Hinfin Realty Corp., et al v. Pittston Company

Filing 85

MEMORANDUM AND ORDER - Despite its long-standing pendency, this Court has not addressed defendant The Pittson Company's motion for attorneys' fees. For the aforementioned reasons, Defendant's motion for attorneys' fees and costs is DENIED. So Ordered by Judge Joanna Seybert on 4/23/2014. (Valle, Christine)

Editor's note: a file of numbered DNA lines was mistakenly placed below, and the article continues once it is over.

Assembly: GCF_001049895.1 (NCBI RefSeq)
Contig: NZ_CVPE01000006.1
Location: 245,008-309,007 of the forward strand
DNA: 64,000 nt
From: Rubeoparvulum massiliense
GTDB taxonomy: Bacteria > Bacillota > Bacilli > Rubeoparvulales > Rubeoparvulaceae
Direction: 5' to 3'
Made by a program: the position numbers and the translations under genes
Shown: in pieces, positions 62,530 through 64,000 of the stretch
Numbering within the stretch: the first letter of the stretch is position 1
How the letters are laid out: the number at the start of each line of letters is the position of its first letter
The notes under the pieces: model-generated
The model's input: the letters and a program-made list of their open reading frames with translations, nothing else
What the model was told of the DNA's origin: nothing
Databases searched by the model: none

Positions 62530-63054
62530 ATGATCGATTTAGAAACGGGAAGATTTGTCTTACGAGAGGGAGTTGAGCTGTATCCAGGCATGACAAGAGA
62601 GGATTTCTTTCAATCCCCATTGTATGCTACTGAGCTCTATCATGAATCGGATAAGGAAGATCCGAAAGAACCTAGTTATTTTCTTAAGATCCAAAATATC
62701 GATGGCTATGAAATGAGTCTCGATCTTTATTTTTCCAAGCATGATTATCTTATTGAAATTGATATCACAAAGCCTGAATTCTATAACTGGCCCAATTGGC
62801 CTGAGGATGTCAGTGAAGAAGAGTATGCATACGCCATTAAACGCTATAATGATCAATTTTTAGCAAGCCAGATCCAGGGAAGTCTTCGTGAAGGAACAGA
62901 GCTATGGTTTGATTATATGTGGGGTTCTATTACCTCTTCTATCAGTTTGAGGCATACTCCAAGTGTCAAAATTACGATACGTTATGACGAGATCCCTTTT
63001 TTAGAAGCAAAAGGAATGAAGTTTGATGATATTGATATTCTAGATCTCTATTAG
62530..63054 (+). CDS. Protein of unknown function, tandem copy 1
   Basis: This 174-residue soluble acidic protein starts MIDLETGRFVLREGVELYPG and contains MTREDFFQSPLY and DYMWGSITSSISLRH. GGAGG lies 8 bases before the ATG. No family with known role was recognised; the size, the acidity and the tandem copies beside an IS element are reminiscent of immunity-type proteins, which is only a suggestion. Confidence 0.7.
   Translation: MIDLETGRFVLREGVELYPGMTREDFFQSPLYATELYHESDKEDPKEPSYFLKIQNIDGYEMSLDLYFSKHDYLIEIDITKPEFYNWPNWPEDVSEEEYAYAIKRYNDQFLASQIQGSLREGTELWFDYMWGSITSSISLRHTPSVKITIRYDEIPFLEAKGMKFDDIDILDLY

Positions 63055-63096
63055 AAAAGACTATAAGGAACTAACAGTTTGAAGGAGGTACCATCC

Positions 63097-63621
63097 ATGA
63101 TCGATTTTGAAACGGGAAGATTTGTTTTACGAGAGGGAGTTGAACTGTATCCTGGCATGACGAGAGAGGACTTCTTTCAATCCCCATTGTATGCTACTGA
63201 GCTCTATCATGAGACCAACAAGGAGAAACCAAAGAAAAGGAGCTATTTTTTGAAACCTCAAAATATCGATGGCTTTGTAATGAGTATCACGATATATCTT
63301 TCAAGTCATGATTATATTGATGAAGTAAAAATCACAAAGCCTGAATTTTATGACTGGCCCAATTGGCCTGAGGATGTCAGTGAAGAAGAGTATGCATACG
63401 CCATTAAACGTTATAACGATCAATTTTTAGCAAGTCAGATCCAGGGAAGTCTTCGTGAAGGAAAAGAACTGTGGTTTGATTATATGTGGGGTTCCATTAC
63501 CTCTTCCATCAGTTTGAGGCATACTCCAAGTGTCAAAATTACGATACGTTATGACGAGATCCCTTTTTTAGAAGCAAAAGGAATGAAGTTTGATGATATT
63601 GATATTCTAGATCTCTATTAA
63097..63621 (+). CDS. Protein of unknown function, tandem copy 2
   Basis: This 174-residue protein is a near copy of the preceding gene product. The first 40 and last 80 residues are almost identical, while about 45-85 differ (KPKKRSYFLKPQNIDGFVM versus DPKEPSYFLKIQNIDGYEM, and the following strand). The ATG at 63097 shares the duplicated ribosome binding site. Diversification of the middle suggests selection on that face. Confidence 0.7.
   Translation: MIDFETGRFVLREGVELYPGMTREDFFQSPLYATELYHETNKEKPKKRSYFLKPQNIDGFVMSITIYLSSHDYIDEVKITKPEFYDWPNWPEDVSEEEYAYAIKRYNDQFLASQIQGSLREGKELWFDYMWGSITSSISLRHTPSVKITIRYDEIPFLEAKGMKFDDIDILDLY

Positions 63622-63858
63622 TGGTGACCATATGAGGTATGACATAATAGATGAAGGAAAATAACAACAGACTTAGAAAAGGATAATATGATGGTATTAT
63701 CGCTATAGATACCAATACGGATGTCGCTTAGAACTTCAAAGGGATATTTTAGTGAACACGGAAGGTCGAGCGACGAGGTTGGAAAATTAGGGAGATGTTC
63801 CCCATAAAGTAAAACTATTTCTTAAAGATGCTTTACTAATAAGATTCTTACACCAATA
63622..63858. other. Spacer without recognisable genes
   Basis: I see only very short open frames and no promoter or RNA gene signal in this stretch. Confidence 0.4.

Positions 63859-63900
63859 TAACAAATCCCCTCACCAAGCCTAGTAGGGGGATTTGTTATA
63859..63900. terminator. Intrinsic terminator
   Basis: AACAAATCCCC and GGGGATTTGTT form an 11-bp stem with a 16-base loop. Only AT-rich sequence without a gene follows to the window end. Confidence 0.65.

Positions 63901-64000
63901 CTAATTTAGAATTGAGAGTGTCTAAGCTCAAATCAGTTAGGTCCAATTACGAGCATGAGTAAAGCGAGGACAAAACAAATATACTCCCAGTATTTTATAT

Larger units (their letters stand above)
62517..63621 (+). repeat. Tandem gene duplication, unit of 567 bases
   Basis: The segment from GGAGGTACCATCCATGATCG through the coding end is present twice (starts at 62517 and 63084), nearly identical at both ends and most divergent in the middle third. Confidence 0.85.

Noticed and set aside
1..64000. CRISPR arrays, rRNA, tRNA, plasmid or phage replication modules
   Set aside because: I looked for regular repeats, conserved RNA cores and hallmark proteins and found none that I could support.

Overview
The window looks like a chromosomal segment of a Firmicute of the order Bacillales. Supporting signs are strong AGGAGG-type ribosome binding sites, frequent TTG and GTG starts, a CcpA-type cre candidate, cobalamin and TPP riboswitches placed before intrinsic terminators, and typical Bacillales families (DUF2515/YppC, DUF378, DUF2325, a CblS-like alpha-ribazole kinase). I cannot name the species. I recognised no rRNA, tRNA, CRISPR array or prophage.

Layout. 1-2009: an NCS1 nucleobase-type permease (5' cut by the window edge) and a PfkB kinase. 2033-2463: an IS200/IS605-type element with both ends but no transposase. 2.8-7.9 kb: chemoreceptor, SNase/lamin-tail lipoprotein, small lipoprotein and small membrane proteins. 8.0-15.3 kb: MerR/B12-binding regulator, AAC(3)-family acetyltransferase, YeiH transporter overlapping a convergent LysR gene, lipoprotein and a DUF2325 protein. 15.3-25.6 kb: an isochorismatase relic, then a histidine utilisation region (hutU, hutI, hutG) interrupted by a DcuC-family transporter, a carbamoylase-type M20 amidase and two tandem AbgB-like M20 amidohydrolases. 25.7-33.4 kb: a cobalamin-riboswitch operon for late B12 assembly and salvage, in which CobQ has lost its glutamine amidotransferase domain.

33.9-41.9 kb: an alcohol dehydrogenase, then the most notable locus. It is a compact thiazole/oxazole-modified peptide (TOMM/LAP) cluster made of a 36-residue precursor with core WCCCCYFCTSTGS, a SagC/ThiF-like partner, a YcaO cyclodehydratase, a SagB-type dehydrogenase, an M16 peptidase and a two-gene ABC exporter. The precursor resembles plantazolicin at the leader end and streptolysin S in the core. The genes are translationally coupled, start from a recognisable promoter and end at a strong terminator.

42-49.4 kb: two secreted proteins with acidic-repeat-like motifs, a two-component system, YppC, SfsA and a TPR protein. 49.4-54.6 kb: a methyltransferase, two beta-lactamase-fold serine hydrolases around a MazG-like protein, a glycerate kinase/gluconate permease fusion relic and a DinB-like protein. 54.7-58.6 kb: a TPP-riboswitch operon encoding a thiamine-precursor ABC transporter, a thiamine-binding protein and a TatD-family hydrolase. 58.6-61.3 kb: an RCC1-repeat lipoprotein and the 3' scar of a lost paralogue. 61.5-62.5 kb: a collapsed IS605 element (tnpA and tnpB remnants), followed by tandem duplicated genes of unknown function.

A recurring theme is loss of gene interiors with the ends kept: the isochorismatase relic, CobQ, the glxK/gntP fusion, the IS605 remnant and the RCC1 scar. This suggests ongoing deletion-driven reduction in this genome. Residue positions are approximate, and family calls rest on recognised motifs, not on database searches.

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UNITED STATES DISTRICT COURT EASTERN DISTRICT OF NEW YORK ----------------------------------X HINFIN REALTY CORP., HARBOR FUEL COMPANY, INC., and GLENWOOD TERMINAL CORP., Plaintiffs, MEMORANDUM & ORDER 00-CV-4285(JS) -againstTHE PITTSTON COMPANY, Defendant. ----------------------------------X APPEARANCES For Plaintiffs: John Peter McEntee, Esq. Payne, Wood, & Littlejohn 290 Broad Hollow Road Melville, New York 11747 For Defendant: Kathryn Gull, Esq. 23 South 6th Street Locust Valley, New York 11560 SEYBERT, District Judge: Despite its long-standing pendency, this Court has not addressed defendant The Pittson Company’s (“Defendant”) motion for attorneys’ fees. Nonetheless, Defendant’s motion is DENIED. BACKGROUND The Court presumes background of this case. general familiarity with the Briefly, this case was originally assigned to Judge Arthur D. Spatt. Plaintiffs Hinfin Realty Corp.; Harbor Fuel Company, Inc.; and Glenwood Terminal Corp. (“Plaintiffs”) Federal Rule moved of for Civil a voluntary Procedure dismissal 41(a)(2), which pursuant Judge to Spatt granted on April 12, 2002. In that Order, Judge Spatt also denied Defendant’s motion for attorneys’ fees and costs, with leave to renew with proper documentation. Defendant renewed that motion and, following reassignment to the undersigned, the Court entered addressed. an Order stating that the motion would be (See Endorsed Order dated Sept. 29, 2003.) DISCUSSION Defendant asserts that it should recover attorneys’ fees and costs because there was a Rule 41(a)(2) dismissal and Plaintiffs failed to participate in the action. The Court disagrees. Generally, where a plaintiff successfully dismisses a suit without prejudice under Rule 41(a)(2), courts can grant the defendant an award of costs or fees. See Colombrito v. Kelly, 764 F.2d 122, 133 (2d Cir. 1985) (“Fee awards are often made when a plaintiff dismisses a suit without prejudice under Rule 41(a)(2).” (emphasis omitted)). automatic. A fee award, however, is not See Global One Commc’ns World Holding B.V. v. Gaul, No. 01-CV-0254, 2008 WL 2783429, at *3 (N.D.N.Y. July 16, 2008) (noting that the Colombrito rule “does not amount to a bright line rule” in favor of granting fees). Rather, there appears to be a split within this Circuit, with some courts requiring a showing of bad faith or vexatious plaintiff before granting fees. conduct on behalf of the See Cont’l Ins. Co. v. Morrison 2 Exp. Corp., Ltd., No. 06-CV-2408, 2009 WL 1269701, at *2 (E.D.N.Y. May 7, 2009); BD ex rel. Doe v. DeBuono, 193 F.R.D. 117, 125 (S.D.N.Y. (S.D.N.Y. 1996). 2000); In re Shavit, 197 B.R. 763, 771 But see Mercer Tool Corp. v. Friedr. Dick GmbH, 179 F.R.D. 391, 396 (E.D.N.Y. 1998) (awarding fees despite no finding of bad faith or vexatious conduct). While not siding with either formation of the rule, the Court finds the inquiry into bad faith instructive and useful in this narrow case. The policy considerations behind the Colombrito rule point towards fear of duplicative litigation. Indeed, the court in Colombrito reasoned that “[t]he purpose of such awards is generally to reimburse the defendant for the litigation costs incurred, in view of the risk (often the certainty) faced by the defendant that the same suit will be refiled and will impose duplicative expenses upon him.” Colombrito exception is in 764 F.2d at 133. contrast to the Moreover, the general rule of American law, which provides that each party bear the cost of its own attorneys’ fees. The See id. circumstances of this case do not warrant departure from the general rule that parties bear their own costs and fees. See In re Kassover, No. 98-43124, 2008 WL 4845757, at *3 (Bankr. S.D.N.Y. Oct. 30, 2008) (“Although a court may impose attorneys’ fees and costs under Federal Rule 41(a)(2), it should do so only when justice so demands.”). 3 First, one of the considerations contemplated Colombrito is the “risk of relitigation of the issues.” F.2d at 134. passed, 764 However, any statute of limitations has long- and litigation. in the parties have not indicated any subsequent See N.Y. C.P.L.R. 213(2) (providing for a six-year statute of limitations). this case for years. In fact, there has been no activity in Simply put, it does not appear that this is a pressing matter for Plaintiffs.1 This concern was indeed, one of the reasons that the Plaintiffs dismissed their action in the first place. Second, another purpose of the Colombrito rule is “generally to reimburse the defendant for the litigation costs incurred in view of the risk faced by the defendant that the same suit will be refiled and will result in the imposition of duplicative expenses.” The Gap Inc. v. Stone Int’l Trading, Inc., 169 F.R.D. 584, 589 (S.D.N.Y. 1997). As noted in the December 19, 2002 Order, however, “payment of fees . . . must be limited to compensation for work that cannot be used in a second contemplated Pittston Co., action 212 citations omitted). . . . F.R.D. .” Hinfin 461, 463 Realty (E.D.N.Y. Corp. 2002) v. The (internal In the previous decision, the Court found Moreover, in the April 12 Order, the Court noted that “the plaintiffs’ board members are unsure if the continuation of this action is economically warranted.” Hinfin Realty Corp. v. Pittston Co., 206 F.R.D. 350, 352 (E.D.N.Y. 2002). 1 4 that “if the plaintiffs choose to file another lawsuit against Pittston, the grounds likely will be the same, and much of the work already done by Pittston will either be unnecessary or easy to duplicate.” Id. at 464. award of fees and costs. Thus, this also weighs against an See Kassover, 2008 WL 4845757, at *4. Third, Judge Spatt previously rejected any contention that Plaintiffs acted in bad faith. See Hinfin, 206 F.R.D. at 355-56 (observing that Plaintiffs were “prompt” and “diligent;” not “vexatious;” and not “harass[ing])”; see also, Hinfin, 212 F.R.D. at 462 (“[T]he plaintiffs acted in good faith.”). CONCLUSION For the aforementioned reasons, Defendant’s motion for attorneys’ fees and costs is DENIED. SO ORDERED. /s/ JOANNA SEYBERT______ Joanna Seybert, U.S.D.J. Dated: April 23 , 2014 Central Islip, NY 5